Takoma Village homes
When Ann Zabaldo returns to her home in Takoma Village Cohousing after work, she gets more than a wordless wave from her neighbors. “I know everybody here, and everybody knows me,” Zabaldo told UrbanTurf. Whether she’s picking up her mail from the Common House, joining neighbors for pizza and a movie, or comparing shades of blue in her role on the “color team” (a group of residents choosing the new color scheme for the common house), Zabaldo has several opportunities to interact with her neighbors on a daily basis.
If this doesn’t sound like the relationship you have with your neighbors, don’t be surprised. While homeowners in cohousing developments live in privately-owned condos and houses, the living set-up differs markedly from more traditional arrangements. Residents maintain common areas, make consensus decisions, and often support each other in less tangible ways, like Takoma Village’s “sunshine club”, which visits those who are sick or going through a hardship. Any neighborhood or condo building can become cohousing, and Takoma Village (with 43 homes) is joined by Silver Spring’s 56-unit Eastern Village just a town away as two of 15 cohousing developments within an hour of DC.
Eastern Village’s courtyard
“Cohousing attracts people who are looking for a more intimate kind of neighborhood,” explained Zabaldo, one of the original residents of Takoma Village. “They are looking for a more elusive sense of belonging, sense of place.”
The architecture of Takoma Village lends itself to interaction: smaller houses leave room for larger common areas, front doors face each other, and cars are parked out of sight on the periphery. Takoma Village’s Common House is an “extension of your personal living and dining room,” Zabaldo explained. Residents rotate jobs to provide one formal dinner to the community per week, and often host informal events at the House.
Not surprisingly, both Takoma Village and Eastern Village are certifiably “green.” Eastern Village was awarded LEED Silver certification and all units in Takoma Village have Energy Star certification. Abigail Daken and her husband have enjoyed Eastern Village’s environmentally-friendly design since moving there six years ago. “The green aspect of the community was very important to me,” Daken told UrbanTurf. “It was one of the first steps I took on a path of reorienting my life and career to support the environment.”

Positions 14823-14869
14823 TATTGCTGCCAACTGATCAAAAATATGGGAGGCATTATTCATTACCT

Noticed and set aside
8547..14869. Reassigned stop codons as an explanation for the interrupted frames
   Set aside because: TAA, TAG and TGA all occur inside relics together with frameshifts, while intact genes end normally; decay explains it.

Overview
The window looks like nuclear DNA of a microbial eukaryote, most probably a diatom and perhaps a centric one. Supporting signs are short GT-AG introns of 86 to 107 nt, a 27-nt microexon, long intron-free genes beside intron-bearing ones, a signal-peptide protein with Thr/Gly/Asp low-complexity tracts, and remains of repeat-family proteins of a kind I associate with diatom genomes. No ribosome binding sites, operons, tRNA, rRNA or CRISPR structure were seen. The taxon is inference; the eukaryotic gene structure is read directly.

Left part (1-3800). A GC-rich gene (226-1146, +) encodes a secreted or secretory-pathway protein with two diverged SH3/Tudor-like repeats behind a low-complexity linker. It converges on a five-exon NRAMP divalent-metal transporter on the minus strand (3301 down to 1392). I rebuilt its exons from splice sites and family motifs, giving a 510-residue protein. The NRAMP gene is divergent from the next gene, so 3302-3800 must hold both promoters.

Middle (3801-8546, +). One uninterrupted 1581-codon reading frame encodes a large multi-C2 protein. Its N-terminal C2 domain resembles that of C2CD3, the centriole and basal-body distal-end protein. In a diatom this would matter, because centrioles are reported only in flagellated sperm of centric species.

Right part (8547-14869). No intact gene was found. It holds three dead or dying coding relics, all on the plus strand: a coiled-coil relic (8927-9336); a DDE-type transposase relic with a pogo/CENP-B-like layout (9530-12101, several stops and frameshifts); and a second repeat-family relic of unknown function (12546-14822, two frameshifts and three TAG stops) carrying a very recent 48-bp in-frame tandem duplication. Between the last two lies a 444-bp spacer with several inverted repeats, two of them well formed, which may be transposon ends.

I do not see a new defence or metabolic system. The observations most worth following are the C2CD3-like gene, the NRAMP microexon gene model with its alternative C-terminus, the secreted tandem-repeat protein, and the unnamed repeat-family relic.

One of the most notable aspects of cohousing life is decision by consensus. As opposed to a majority-ruled condo board, decisions at Takoma Village and most other cohousing developments must have unanimous support. “Our recent pet policy went through 13 drafts before being adopted,” Zabaldo said. “Even though the initial effort was long and took a lot of energy, the result is a policy everyone has bought into.”
Inside an Eastern Village condo
The community is often self-selecting. While Eastern Village lists their units through traditional means, Takoma Village owners post flyers at natural food stores and coffee shops or place an ad in a community housing publication. Only one sale in the history of Takoma Village went through a real estate agent, and deals are finalized by settlement attorneys.
If this lifestyle appeals to you, both Takoma Village and Eastern Village currently have units up for sale. Takoma Village has a two-bedroom currently on the market, and Eastern Village has two two-bedroom condos available.
This article originally published at https://dc.urbanturf.com/articles/blog/cohousing_not_communal_living_but_close/4429.
Most Popular... This Week • Last 30 Days • Ever
Why condo fees are high in some buildings and low in others can be a difficult questi... read »
When sellers haven't quite lined up their next house before their settlement date com... read »
In this edition of First-Timer Primer, we look into the question of how to determine ... read »
The preferred mortgage product among most home buyers is the fixed-rate mortgage. How... read »
Here's what you need to know about reporting profit made from the sale of your home.... read »
UrbanTurf has compiled virtual looks at large new developments around the DC region.... read »
Virginia's homebuyer assistance programs can seem complex. This edition of First-Time... read »
A recent transaction shows that the housing market isn't cooling off everywhere.... read »
Developer Akridge has released new images of their planned Burnham Place development ... read »
The new development will also have a nearly 20,000 square-foot public plaza.... read »
With this weekend's DC houseboat tour a day away, UrbanTurf thought it only fitting t... read »
President Obama travels to Denver this morning to sign the stimulus bill that has bee... read »
In this week's installment of Ask An Agent, a reader wonders if there is a rule for h... read »
As The Wharf prepares to begin construction, DC's houseboat community heads to its ne... read »
In this week's installment of Ask An Agent, a reader asks a fairly common question th... read »
DC Real Estate Guides
Short guides to navigating the DC-area real estate market
We've collected all our helpful guides for buying, selling and renting in and around Washington, DC in one place. Visit guides.urbanturf.com or start browsing below!
Intro guides for first-time home buyers
Awesome and unusual real estate from across the DC Metro